followup: Re: [R] Issue with predict() for glm models
Marc Schwartz
MSchwartz at MedAnalytics.com
Thu Sep 23 19:42:32 CEST 2004
On Thu, 2004-09-23 at 12:02, Paul Johnson wrote:
> I have a follow up question that fits with this thread.
>
> Can you force an overlaid plot showing predicted values to follow the
> scaling of the axes of the plot over which it is laid?
>
> Here is an example based on linear regression, just for clarity. I have
> followed the procedure described below to create predictions and now
> want to plot the predicted values "on top" of a small section of the x-y
> scatterplot.
>
> x <- rnorm(100, 10, 10)
> e <- rnorm(100, 0, 5)
> y <- 5 + 10 *x + e
>
> myReg1 <- lm (y~x)
> plot(x,y)
> newX <- seq(1,10,1)
> myPred <- predict(myReg1,data.frame(x=newX))
>
> Now, if I do this, I get 2 graphs "overlaid" but their axes do not "line
> up".
>
> par(new=T)
> plot(newX,myPred$fit)
>
> The problem is that the second one uses the "whole width" of the graph
> space, when I'd rather just have it go from the small subset where its x
> is defined, from 1 to 10. Its stretching the range (1,10) for newX to
> use the same scale that goes from (-15, 35) where it plots x
>
> I know abline() can do this for lm, but for some other kinds of models,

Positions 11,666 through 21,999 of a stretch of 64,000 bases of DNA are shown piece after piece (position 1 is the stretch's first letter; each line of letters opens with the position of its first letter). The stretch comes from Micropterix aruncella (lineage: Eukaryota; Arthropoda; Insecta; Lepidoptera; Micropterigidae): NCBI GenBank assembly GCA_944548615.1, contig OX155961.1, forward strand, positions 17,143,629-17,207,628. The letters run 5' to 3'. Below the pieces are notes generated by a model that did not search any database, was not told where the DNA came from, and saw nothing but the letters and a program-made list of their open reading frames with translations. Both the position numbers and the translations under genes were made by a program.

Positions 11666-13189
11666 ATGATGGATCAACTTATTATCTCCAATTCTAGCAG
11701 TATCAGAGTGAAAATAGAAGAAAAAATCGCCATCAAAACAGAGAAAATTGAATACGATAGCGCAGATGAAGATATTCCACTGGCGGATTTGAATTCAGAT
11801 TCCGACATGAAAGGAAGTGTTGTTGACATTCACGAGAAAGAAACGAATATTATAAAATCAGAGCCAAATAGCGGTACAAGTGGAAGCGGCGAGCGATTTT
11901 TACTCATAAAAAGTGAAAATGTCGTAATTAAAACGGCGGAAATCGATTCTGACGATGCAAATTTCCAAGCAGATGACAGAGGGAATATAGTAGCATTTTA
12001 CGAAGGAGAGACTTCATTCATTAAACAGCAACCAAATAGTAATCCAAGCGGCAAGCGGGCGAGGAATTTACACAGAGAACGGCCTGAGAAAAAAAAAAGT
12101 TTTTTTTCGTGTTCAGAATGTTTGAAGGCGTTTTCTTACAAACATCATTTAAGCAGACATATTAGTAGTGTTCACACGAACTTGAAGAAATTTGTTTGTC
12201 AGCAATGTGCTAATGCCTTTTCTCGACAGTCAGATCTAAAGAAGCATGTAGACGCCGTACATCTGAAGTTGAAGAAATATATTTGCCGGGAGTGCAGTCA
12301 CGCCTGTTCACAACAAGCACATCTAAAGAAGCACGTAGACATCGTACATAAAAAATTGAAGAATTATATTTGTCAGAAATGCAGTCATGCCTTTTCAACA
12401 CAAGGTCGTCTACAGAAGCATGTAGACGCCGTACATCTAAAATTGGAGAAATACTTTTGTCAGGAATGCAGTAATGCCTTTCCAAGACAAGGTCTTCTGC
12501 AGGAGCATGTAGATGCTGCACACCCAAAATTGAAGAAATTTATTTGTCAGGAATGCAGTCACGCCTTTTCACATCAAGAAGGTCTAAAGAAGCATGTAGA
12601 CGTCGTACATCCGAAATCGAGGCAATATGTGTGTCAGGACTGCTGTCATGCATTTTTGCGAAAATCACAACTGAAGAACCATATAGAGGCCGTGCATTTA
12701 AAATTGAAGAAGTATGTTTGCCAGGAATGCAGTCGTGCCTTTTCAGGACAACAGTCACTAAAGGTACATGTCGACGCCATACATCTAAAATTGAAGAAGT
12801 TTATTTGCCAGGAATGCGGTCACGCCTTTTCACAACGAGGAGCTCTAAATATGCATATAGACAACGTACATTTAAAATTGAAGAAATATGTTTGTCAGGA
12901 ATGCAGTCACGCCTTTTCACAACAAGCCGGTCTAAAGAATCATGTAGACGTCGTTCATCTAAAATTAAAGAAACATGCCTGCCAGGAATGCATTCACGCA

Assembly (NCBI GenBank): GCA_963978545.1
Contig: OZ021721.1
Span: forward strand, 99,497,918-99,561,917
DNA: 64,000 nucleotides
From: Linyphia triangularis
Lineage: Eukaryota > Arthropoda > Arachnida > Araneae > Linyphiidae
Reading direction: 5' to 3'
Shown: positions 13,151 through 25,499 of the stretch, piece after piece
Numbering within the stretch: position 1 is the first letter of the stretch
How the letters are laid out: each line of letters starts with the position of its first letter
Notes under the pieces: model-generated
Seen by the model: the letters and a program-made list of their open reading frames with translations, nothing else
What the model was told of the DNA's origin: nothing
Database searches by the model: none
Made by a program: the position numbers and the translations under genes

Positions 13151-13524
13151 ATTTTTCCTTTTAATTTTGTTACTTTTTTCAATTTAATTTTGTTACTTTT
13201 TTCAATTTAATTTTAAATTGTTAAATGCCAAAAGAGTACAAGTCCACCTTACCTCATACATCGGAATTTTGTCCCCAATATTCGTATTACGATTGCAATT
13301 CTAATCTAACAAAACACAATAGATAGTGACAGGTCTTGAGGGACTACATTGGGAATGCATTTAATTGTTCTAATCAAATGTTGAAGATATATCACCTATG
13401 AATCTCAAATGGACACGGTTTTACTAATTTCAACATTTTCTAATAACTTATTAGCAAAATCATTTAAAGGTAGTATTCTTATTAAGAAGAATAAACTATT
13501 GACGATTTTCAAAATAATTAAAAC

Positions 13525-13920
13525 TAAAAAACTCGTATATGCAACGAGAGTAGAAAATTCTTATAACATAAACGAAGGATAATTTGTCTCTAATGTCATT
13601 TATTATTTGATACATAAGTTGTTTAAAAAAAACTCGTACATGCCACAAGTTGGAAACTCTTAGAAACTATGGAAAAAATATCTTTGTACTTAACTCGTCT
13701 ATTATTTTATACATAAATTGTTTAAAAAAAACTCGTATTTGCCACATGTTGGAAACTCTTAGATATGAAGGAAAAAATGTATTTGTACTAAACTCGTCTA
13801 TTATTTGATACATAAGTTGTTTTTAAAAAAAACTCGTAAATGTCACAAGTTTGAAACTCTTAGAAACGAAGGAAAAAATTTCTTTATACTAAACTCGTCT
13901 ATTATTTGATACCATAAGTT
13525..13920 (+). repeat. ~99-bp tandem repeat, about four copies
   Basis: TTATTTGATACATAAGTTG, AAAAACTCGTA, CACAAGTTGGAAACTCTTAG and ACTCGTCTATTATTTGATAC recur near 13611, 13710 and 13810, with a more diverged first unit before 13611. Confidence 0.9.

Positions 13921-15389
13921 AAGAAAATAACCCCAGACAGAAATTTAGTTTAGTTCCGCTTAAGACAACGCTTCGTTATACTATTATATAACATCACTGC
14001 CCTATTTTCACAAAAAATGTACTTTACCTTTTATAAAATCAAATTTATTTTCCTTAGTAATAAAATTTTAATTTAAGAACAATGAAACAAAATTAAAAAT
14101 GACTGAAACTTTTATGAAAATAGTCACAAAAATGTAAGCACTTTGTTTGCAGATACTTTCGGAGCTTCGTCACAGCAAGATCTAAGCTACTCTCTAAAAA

> no lines() method is provided, and so I am doing this the old fashioned
> way.
Paul,
Instead of using plot() for the second set of points, use points():
x <- rnorm(100, 10, 10)
e <- rnorm(100, 0, 5)
y <- 5 + 10 * x + e
myReg1 <- lm (y ~ x)
plot(x, y)
newX <- seq(1, 10, 1)
myPred <- predict(myReg1, data.frame(x = newX))
points(newX, myPred$fit, pch = 19)
This will preserve the axis scaling. If you use plot() without
explicitly indicating xlim and ylim, it will automatically scale the
axes based upon your new data, even if you indicated that the underlying
plot should not be cleared.
Alternatively, you could also use the lines() function, which will draw
point to point lines:
lines(newX, myPred$fit, col = "red")
If you want fitted lines and prediction/confidence intervals, you could
use a function like matlines(), presuming that a predict method exists
for the model type you want to use.
There is an example of using this in "R Help Desk" in R News Vol 3
Number 2 (October 2003), in the first example, with a standard linear
regression model.
HTH,
Marc Schwartz
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